At some point in the life of a republic, perhaps the very rights that have sustained our freedom become "instruments to plague us" (Edgar in King Lear, V.iii). Still, it's not good to give up civility or abandon hope.

  18. Yer sharper than a Mosasaurus' tooth, Dino, but abandoning hope is the only way I can keep my spirits up. Thinking on a deep time scale makes you realize the insignificance of all we are and all we do and that it's going to all disappear into the same oblivion it came from and without a trace.

    Lasciate ogni speranza -- is it not written?

  19. Capt. Fogg,

    Si. Lei ha raggione! Dante knew more about us then than we know about ourselves now.

    bloggingdino wrote:

    It's a healthy thought, but I suspect things have become much, much worse in today's discursive environment (1950's McCarthyism etc. notwithstanding)--so much worse as to call such healthy trust in the purifying effects of freedom of expression into doubt. It's a shame. Free expression is good in its own right and it must be defended, but I don't feel certain that it will have the salutary effects we have for so long attributed to it.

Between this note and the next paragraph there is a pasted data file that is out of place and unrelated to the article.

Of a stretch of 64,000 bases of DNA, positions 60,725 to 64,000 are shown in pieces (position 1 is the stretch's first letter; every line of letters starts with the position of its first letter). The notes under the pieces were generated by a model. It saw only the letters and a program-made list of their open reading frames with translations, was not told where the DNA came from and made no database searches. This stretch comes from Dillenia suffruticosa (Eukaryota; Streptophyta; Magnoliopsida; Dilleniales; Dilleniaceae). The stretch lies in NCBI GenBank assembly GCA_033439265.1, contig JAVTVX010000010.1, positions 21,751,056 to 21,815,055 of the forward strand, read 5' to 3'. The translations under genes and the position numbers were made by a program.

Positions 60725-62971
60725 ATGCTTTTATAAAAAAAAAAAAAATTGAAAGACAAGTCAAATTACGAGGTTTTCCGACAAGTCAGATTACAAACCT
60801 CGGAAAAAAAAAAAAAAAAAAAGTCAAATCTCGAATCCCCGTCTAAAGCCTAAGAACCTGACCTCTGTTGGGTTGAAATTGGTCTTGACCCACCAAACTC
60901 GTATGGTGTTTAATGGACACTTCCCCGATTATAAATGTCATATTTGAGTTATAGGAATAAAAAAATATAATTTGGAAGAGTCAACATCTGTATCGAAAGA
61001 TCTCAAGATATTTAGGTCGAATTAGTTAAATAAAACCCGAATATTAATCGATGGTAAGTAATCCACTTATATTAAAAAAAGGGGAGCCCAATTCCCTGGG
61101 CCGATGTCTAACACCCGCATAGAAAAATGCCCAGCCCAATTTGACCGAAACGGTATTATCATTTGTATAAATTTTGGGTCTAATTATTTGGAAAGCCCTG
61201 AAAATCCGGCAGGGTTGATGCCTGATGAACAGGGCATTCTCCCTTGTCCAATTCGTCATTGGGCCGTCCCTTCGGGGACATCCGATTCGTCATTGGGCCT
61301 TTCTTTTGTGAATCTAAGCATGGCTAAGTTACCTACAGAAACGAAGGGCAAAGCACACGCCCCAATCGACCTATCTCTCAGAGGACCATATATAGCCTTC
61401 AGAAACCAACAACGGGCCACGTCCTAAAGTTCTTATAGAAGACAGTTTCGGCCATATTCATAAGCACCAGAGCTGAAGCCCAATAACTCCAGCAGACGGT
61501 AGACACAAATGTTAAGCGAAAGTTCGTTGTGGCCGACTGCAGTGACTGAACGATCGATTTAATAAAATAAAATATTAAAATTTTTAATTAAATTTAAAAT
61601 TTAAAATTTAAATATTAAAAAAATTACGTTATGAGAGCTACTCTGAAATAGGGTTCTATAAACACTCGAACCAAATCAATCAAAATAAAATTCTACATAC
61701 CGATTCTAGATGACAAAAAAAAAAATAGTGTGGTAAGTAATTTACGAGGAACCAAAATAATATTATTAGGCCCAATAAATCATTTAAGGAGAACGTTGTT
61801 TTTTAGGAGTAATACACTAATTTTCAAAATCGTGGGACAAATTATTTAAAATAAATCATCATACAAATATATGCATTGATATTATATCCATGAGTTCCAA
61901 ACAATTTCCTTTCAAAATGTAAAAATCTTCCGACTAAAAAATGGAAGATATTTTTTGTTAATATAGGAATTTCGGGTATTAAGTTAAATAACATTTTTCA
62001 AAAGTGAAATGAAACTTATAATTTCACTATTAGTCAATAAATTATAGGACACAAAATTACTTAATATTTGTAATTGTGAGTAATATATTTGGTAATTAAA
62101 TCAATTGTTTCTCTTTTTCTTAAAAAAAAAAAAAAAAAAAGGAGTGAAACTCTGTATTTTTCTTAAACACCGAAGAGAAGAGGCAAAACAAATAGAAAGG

Someone said the best defense against hate speech is more freedom of speech--or something like that. Let the loud-mouths advertise their ignorance and idiocy, and the people will make an intelligent decision about whom to believe.


    We need a population that has critical thinking skills and a strong b.s. meter.

    When millions of people listen to performers like Rush Limbaugh and Glenn Beck and praise them for their political insights and "truths," without questioning the premises for their propaganda, we are not going to see things improve. In fact, people have given into their fears and rage and feelings of helplessness, without recognizing that this country has been on a downward spiral for a long, long time--it didn't begin last January 20th. Although the guy in the White House is taking all of the heat for the deplorable way the corporatists and politicians have run the nation into the ground over the last 30 years.

    This will not be an effete Chardonnay evening, I'm looking at a more robust Chianti to sob into.


  20. If only we could click to summon.

    And they say they're inspired to teabagging by the Green Revolution in Iran. A reaction to overt state control by the nation's official religion.